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Being a victim of bullying reduces child subjective well-being substantively : an international comparison


Klocke, Andreas


Bitte beziehen Sie sich beim Zitieren dieses Dokumentes immer auf folgenden Persistent Identifier (PID):http://nbn-resolving.de/urn:nbn:de:0168-ssoar-429692

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Abstract "Child subjective well-being has gained growing international acknowledgement in the last decade, but there are still open questions. How do we measure child subjective wellbeing, and are the same indicators relevant for children and adults? Is child subjective well-being directly associated with material wealth? Does the subjective well-being of children vary between countries? How does it vary? What explains that variation? In the past the subjective well-being of children has been compared at country level using published data derived from comparable international surveys, most commonly the Health Behaviour of School-aged Children survey. The league tables of child well-being produced in this way are fairly consistent. In seeking to explain these national rankings we tend to explore associations with other national league tables. Thus in the UNICEF (2013) Report Card 11, country rankings on subjective well-being were compared with country rankings on more objective domains of well-being – material, health, education, housing and so on, all at a macro level. In this paper we explore international variations in subjective well-being.1 To explore child subjective well-being and its determinants we use the Health Behaviour in School-aged Children Study – World Health Organization Cross-National Survey (HBSC-study) which has been collecting data on adolescents every four years since 1983/84 in a growing number of countries in Europe and North America (Currie et al. 2012; www.hbsc.org). The aim of the HBSC-study is to increase the understanding of health, health-related behaviour and the social contexts of young people aged 11, 13 and 15 years. The study applies cluster-sampling at schools (classroom) and an identical questionnaire is used in all countries." (author's abstract)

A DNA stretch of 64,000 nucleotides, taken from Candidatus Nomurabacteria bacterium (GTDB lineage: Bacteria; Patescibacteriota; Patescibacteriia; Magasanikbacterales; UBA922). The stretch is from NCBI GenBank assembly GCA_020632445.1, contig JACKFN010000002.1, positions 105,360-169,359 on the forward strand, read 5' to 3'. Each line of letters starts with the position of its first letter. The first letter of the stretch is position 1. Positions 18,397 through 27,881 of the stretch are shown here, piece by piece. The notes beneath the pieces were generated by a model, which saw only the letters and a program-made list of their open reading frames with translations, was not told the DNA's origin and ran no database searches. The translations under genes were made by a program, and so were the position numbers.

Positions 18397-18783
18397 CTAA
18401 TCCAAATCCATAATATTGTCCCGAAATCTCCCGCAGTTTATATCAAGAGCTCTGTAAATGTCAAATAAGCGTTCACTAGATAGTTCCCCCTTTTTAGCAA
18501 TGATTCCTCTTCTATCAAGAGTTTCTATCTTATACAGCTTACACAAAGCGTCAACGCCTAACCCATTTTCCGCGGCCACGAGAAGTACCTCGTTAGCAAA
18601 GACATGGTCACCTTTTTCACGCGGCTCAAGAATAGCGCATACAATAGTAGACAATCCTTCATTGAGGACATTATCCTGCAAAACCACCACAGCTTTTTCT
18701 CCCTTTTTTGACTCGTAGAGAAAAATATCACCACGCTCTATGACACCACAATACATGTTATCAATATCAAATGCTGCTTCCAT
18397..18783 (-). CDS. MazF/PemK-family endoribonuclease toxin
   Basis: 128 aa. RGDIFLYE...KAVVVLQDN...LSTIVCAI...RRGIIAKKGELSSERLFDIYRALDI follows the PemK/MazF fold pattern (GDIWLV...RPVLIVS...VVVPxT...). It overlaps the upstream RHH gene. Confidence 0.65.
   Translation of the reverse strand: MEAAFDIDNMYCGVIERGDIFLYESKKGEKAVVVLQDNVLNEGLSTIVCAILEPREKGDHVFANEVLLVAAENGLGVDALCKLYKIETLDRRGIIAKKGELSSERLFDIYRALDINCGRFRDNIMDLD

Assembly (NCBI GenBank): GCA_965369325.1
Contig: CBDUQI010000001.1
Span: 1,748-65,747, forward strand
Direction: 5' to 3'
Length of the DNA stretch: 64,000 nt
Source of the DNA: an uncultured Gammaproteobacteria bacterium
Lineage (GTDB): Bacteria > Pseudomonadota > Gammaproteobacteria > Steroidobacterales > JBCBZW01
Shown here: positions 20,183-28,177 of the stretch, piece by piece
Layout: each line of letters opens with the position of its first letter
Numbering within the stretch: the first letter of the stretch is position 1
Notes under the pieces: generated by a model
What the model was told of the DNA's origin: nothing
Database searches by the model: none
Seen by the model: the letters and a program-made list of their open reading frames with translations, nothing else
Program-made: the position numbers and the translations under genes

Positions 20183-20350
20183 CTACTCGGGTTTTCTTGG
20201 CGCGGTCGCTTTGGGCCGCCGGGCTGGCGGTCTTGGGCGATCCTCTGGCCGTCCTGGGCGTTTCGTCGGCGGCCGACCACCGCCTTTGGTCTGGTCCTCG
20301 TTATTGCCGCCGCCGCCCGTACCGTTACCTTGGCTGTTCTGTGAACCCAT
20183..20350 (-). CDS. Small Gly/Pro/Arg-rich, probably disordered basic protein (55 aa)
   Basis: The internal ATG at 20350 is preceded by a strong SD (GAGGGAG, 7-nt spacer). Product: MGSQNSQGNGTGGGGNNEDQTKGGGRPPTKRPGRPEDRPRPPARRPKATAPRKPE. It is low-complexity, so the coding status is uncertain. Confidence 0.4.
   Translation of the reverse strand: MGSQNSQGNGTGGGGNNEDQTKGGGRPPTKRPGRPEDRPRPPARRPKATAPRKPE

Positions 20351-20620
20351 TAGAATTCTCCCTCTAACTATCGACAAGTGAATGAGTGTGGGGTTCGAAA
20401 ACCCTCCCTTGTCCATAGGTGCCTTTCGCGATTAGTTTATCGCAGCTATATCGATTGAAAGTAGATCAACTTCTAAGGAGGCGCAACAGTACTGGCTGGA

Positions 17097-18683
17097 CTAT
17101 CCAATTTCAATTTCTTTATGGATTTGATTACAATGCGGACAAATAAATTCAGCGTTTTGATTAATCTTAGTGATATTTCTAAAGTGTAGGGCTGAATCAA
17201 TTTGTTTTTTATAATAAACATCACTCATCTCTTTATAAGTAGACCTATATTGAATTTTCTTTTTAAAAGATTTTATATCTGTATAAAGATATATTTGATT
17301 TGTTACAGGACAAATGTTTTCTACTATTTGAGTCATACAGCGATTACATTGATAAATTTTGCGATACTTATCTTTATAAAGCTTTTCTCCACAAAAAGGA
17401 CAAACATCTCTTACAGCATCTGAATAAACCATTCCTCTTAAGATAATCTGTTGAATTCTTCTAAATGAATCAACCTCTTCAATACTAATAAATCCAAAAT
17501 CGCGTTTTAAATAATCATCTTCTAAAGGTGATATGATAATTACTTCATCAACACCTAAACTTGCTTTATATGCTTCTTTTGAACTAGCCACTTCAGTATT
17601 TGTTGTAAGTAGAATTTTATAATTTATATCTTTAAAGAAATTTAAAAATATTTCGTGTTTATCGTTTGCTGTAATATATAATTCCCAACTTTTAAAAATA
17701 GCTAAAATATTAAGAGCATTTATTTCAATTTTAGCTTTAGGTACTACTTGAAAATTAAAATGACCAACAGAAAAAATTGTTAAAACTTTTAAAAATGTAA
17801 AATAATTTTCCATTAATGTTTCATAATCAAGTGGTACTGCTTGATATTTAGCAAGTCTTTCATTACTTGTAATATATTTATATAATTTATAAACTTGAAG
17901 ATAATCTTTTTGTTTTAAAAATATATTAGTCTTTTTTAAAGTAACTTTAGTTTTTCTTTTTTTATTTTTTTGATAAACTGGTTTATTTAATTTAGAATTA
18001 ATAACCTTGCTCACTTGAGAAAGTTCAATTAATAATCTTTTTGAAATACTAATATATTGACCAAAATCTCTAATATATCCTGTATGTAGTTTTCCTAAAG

Thesaurusschlagwörter child; mobbing; victim; well-being; satisfaction with life; health behavior; social effects; health consequences; international comparison
Klassifikation soziale Probleme; Medizinsoziologie
Sprache Dokument Englisch
Publikationsjahr 2015
Seitenangabe S. 8-10
Zeitschriftentitel Informationsdienst Soziale Indikatoren (2015) 53
Lizenz Creative Commons - Namensnennung, Nicht-kommerz.